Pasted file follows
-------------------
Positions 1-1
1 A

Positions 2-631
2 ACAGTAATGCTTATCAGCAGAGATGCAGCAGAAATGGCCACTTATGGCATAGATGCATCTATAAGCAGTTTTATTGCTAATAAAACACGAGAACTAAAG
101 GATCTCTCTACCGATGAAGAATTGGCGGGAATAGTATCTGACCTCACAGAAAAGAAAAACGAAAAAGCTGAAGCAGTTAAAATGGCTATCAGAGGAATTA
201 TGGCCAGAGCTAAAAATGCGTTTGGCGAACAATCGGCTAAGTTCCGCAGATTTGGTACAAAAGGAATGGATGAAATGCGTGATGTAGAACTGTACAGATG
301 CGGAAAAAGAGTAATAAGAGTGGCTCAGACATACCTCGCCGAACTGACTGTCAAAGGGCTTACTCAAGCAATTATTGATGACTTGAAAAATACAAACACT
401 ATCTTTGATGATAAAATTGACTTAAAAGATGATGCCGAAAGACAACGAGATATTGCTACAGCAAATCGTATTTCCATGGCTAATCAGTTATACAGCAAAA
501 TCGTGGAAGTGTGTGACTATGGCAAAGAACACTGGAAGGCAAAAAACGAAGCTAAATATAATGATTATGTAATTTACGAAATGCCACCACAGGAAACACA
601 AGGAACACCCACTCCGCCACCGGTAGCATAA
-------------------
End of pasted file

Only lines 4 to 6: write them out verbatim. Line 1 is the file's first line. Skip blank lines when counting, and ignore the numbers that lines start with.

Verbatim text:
2 ACAGTAATGCTTATCAGCAGAGATGCAGCAGAAATGGCCACTTATGGCATAGATGCATCTATAAGCAGTTTTATTGCTAATAAAACACGAGAACTAAAG
101 GATCTCTCTACCGATGAAGAATTGGCGGGAATAGTATCTGACCTCACAGAAAAGAAAAACGAAAAAGCTGAAGCAGTTAAAATGGCTATCAGAGGAATTA
201 TGGCCAGAGCTAAAAATGCGTTTGGCGAACAATCGGCTAAGTTCCGCAGATTTGGTACAAAAGGAATGGATGAAATGCGTGATGTAGAACTGTACAGATG